In 1998, he was invited by the Howard Liberal National Government to chair the Australian Broadcasting Authority, although the only political party he had previously belonged to was the Labor Party, where he had been a branch president. By 2004 he had become a member of the Liberal Party. He resigned from the ABA in 2004, after a controversy over a letter which he had sent to broadcaster Alan Jones soon after his appointment and well before the leadup to his heading the ABA's cash for comment inquiry into commercial broadcasting. The letter mentioned an international affairs seminar where Paul Kelly had stressed the influence of Alan Jones' radio programme. When a controversy later arose about the direct sponsorship of commercial radio presenters, Flint announced to the media that he would ask the ABA board to set up a public inquiry, which was agreed unanimously. As chairman of the ABA, Flint was chairman of the inquiry. In an appearance years later on the ABC's Enough Rope television program, John Laws claimed his broadcasting competitor Alan Jones of placing pressure on the Prime Minister, John Howard, to keep Flint as head of the ABA. Laws stated he had heard Jones say that he had "instructed" the Prime Minister to reappoint Flint in 2001.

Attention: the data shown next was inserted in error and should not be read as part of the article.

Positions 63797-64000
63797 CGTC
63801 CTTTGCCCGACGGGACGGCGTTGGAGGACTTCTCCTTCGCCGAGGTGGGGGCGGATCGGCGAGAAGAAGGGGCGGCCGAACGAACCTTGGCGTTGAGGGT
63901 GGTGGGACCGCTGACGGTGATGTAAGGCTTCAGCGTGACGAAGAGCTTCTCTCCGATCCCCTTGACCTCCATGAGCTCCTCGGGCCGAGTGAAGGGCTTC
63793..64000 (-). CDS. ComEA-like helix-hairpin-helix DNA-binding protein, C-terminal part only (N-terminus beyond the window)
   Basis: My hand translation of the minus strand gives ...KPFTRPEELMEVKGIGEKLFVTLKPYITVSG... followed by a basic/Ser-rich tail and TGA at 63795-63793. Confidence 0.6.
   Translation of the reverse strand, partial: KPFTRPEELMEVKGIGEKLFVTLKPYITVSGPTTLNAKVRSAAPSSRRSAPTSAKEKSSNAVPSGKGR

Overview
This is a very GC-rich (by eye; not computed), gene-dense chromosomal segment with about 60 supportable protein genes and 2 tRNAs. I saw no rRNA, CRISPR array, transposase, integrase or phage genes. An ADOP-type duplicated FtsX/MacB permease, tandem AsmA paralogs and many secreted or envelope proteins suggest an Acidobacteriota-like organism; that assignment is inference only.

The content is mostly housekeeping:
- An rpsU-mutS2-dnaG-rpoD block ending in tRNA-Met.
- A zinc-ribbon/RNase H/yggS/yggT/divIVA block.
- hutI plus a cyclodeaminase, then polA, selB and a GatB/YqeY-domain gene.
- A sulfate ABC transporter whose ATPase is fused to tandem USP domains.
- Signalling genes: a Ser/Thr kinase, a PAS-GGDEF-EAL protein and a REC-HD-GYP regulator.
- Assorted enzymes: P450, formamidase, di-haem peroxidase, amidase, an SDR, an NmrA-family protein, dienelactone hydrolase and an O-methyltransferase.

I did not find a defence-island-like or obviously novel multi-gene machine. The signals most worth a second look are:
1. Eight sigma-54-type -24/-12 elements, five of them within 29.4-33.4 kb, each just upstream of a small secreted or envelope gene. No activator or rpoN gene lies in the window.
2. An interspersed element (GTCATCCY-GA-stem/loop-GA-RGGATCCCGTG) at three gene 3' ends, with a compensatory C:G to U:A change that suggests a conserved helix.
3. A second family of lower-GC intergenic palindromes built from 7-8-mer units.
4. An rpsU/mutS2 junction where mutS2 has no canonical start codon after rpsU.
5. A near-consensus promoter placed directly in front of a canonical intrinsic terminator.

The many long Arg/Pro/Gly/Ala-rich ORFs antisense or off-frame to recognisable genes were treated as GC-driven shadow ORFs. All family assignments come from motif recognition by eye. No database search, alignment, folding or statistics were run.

Flint insists that his resignation was "not an admission of guilt". and asserts that he had forgotten the letter, one of a large number which he wrote. Flint claimed that, despite a thorough Freedom of Information investigation, the one letter proliferated into a "series of fan letters" in hostile parts of the media. The television program Media Watch, whose pursuit of the story was recognised by a Walkley Award for investigative journalism, claimed that it had provided opportunity for Flint to unambiguously deny the existence of more than one letter. According to Media Watch, Flint's reply "did not deny the existence of the correspondence". Flint asserted that Laws mistakenly thought Flint was behind more recent ABA action against him. On the contrary, Flint stated in his book Malice in Media Land that he had dissented from the decision to proceed against Laws on the grounds that it was both unjustified and unlawful.